InvestmentsFeb 18 2014

News analysis: Bulls outweigh bears on US equities

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Ian Heslop, manager of the Old Mutual North American fund is similarly bullish. He believes that although the forward price-to-earnings ratio – a measure of a company’s stock price against its expected earnings – on the S&P 500 is now about 15.5x, the market is not necessarily expensive.

“With economic expansion and some improvement in margins, it’s reasonable to expect earnings growth in the high single digits,” he says. “The risks are that the Fed messes up, the summer numbers are too soft or too slow, and that inflation rises.”

Jeff Morris, Standard Life Investments’ head of US equities, expects increases in merger and acquisition activity, as a result of the slow growth economy and low levels of corporate financial leverage.

Mr Morris says: “The positive reaction in the share price of some acquiring companies should serve to encourage more deals. We expect that 2014 will be more of a stockpickers market, rather than a rising tide that lifts all boats.”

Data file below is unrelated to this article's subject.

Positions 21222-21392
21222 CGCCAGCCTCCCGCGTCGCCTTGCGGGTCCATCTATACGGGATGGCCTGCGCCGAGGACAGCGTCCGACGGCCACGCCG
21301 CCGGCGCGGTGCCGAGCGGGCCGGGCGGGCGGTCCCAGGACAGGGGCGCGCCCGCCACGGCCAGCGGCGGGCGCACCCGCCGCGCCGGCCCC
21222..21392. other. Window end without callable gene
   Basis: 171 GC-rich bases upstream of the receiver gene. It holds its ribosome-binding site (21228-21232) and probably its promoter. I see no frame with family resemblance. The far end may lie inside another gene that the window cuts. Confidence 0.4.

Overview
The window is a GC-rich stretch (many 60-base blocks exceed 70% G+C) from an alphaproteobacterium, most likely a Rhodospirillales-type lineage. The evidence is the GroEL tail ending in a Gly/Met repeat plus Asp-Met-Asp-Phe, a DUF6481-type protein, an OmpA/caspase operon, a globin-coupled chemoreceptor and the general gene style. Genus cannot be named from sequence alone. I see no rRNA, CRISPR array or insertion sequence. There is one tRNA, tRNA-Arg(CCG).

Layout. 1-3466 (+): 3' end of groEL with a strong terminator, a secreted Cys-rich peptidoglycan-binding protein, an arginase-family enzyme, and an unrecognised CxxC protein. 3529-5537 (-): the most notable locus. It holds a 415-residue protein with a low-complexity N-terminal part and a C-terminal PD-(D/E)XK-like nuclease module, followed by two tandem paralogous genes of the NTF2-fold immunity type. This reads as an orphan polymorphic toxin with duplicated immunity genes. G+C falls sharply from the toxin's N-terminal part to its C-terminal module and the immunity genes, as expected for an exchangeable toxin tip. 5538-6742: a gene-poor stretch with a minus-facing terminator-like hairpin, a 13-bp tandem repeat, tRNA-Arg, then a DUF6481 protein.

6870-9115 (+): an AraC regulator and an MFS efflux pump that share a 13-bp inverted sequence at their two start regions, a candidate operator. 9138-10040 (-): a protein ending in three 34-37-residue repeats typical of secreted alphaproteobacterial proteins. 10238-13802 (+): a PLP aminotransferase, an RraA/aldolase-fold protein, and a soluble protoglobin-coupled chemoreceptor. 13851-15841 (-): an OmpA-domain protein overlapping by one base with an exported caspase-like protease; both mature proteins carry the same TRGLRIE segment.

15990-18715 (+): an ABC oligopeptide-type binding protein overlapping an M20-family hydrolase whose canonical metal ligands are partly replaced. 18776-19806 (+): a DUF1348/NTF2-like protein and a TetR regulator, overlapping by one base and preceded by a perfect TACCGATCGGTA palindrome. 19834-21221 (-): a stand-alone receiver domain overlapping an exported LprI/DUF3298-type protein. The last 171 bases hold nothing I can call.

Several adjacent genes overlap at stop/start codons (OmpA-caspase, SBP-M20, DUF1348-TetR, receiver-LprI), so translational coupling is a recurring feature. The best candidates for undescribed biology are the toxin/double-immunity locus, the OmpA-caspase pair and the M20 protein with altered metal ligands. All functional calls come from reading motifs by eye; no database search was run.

Andrew Lebus, manager of the Pantheon International Participations investment trust, cites cheap energy prices as another positive factor. “They have provided a significant boost to US businesses and consumers, helping to create an attractive investment backdrop for the US industrial sector, in particular,” he says. “Signs that the US is considering the merits of exporting shale gas may also have a beneficial impact on the economy.”

Mr Lebus also thinks the US could benefit from the financial and social reforms in China, which continue to shift its economy from an export-led model to one oriented towards domestic consumption.

But risks remain, not least from internal politics, as another round of debt ceiling negotiations could rattle the markets.

The US shutdown in October 2013 took an estimated $24bn out of the economy, or 0.6 per cent from GDP growth in the final quarter. Mr Lebus warns: “The impact on economic activity may have been marginal, given the acceleration in the underlying economic growth in the US, but the impact on sentiment was significant. The message is that the US system faces crisis every time an important economic or political decision must be taken.”

Another risk is that interest rates might rise earlier than expected. With the unemployment rate having fallen to 6.6 per cent, only just above the Fed’s 6.5 per cent threshold for considering a rise in interest rates, all eyes will be on new Fed chairwoman, Janet Yellen, to see whether she gives any reassurance to the markets that interest rates will stay at close to zero this year.